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I'm trying to define a function for the NodeList object. This is the code:

if (!NodeList.prototype.filter){
  NodeList.prototype.filter = function(fun /*, thisp*/){
    var len = this.length;
    if (typeof fun != "function")
      throw new TypeError();
    var res = new Array();
    var thisp = arguments[1];
    for (var i = 0; i < len; i++){
      if (i in this){
        var val = this[i]; // in case fun mutates this
        if (fun.call(thisp, val, i, this))
  return res;

This works in Chrome, but not in Firefox. Firebug says "current_node.childNodes.filter is not a function" when I call the function:

nodes = current_node.childNodes.filter(filterByClass);

The weird thing is that this code:

if(typeof NodeList.prototype.filter == 'function')

displays the function's code in both browsers.

It's being used in a HTML, and it's being included like this:

<script type="text/javascript" src="textselection.js"></script>

EDIT: The Firefox version is 10.0.2 and the S.O. Ubuntu 11.04

EDIT2: I had forgotten one important factor... it's being used whithin an iframe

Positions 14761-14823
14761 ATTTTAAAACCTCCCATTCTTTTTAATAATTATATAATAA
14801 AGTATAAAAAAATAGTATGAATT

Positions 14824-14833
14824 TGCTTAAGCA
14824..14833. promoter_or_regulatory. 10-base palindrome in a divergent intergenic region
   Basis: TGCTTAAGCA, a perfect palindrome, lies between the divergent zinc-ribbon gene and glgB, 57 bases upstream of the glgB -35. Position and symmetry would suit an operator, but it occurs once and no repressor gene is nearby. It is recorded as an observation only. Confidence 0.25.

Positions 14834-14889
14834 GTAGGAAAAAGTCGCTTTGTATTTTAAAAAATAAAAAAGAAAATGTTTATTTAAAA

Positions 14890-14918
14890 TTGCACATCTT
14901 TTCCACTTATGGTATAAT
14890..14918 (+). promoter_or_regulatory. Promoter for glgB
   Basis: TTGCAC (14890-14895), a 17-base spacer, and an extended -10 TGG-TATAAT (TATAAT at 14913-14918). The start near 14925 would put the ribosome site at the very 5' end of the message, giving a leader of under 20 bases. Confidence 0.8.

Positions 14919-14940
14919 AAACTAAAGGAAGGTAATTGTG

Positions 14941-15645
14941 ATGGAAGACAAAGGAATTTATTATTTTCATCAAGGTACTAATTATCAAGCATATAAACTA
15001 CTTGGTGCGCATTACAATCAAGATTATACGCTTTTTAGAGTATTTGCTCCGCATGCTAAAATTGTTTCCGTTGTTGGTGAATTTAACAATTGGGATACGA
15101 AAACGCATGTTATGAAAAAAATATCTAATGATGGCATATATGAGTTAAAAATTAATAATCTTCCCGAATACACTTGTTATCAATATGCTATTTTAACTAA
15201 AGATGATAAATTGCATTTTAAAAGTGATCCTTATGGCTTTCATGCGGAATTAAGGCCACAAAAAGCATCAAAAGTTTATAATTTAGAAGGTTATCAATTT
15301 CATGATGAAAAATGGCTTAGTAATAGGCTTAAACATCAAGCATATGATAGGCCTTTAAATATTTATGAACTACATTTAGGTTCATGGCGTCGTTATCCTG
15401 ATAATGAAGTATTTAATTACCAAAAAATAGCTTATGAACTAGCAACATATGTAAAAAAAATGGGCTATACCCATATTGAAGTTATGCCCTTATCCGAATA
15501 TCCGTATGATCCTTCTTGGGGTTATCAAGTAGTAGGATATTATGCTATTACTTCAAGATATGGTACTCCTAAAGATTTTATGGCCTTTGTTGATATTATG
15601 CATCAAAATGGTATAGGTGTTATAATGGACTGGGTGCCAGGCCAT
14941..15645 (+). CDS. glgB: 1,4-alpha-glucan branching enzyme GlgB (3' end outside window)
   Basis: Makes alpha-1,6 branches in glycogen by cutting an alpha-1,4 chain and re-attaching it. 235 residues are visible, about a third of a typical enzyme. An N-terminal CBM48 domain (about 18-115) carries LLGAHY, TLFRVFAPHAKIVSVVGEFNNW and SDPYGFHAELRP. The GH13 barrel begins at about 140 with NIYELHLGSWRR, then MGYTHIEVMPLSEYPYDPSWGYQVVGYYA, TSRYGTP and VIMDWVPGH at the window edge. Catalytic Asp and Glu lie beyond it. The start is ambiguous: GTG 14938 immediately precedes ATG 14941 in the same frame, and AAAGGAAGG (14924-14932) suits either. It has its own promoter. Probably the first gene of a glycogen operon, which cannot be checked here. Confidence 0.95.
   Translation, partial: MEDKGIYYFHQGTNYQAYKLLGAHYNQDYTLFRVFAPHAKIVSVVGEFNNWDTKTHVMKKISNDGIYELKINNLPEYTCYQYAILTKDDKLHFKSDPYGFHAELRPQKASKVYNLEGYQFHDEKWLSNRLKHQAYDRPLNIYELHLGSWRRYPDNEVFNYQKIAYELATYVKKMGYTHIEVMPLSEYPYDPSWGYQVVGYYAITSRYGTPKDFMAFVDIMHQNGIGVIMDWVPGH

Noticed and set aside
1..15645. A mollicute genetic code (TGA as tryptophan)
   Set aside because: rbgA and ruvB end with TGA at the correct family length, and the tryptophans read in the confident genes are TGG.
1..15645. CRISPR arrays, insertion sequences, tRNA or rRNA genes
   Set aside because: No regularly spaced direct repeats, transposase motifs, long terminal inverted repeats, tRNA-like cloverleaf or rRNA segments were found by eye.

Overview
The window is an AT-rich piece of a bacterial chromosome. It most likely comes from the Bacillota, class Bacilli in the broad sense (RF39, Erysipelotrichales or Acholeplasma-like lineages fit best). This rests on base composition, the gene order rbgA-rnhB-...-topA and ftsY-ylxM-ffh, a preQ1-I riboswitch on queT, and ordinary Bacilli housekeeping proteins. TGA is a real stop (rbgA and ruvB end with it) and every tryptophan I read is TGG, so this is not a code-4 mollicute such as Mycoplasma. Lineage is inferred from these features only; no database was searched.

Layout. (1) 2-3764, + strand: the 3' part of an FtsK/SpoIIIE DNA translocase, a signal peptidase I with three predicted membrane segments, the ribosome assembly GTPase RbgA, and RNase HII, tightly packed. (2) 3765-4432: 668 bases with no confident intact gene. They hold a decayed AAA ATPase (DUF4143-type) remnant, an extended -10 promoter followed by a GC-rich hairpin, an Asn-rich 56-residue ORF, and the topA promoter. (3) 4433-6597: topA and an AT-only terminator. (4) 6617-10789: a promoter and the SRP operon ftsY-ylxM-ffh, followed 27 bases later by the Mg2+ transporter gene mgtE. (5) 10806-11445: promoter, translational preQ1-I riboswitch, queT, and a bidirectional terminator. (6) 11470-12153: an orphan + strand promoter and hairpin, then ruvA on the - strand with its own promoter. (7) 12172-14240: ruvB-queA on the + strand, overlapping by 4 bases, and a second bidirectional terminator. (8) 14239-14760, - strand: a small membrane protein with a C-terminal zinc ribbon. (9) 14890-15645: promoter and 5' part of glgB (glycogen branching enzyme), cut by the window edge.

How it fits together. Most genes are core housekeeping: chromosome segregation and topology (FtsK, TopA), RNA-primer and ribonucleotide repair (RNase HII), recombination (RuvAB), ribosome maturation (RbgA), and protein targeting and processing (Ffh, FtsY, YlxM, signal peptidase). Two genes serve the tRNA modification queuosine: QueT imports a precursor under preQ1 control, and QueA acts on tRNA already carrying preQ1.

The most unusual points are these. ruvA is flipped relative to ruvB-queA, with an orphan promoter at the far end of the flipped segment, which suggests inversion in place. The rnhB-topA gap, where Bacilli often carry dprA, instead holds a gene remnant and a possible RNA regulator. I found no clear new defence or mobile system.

share|improve this question
Works fine for me. – squint Mar 1 '12 at 16:45
Me too: jsfiddle.net/Ewupb – gilly3 Mar 1 '12 at 16:46
up vote 0 down vote accepted

Changes made to an object's prototype in one frame are not reflected in other frames. You'll need to include your script in every frame where you want to extend NodeList.prototype.

Remember that NodeList === window.NodeList and, in a frame, window !== top. So, in a frame, window.NodeList !== top.NodeList.

Interestingly, for instantiable objects, like Date, you can still take advantage of the prototype, provided you instantiate the object by first referencing the frame with the extended prototype. For example, if your parent frame extended Date to have a .format() method, you could do something like this from a child frame:

var nowString = new parent.Date().format("MM/dd/yyyy h:mm:ss.fff TT");
share|improve this answer

This is a very strange quirk I came across today. It seems like Firefox and Chrome don't like functions named 'filter' in HTMLCollection and NodeList particularly, although these prototypes don't seem to be using that name anyway. I renamed my custom functions to 'filt' and everything worked like charm. Btw, Safari was fine with 'filter'.

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This works in Firefox and Chrome and it's simpler:

NodeList.prototype.myfilter = Array.prototype.filter;

Example: to get all divs with an id attribute:

document.querySelectorAll("div").myfilter(function(el){return el.id || 0;})

However, you need to define myfilter on each frame where you are using it.

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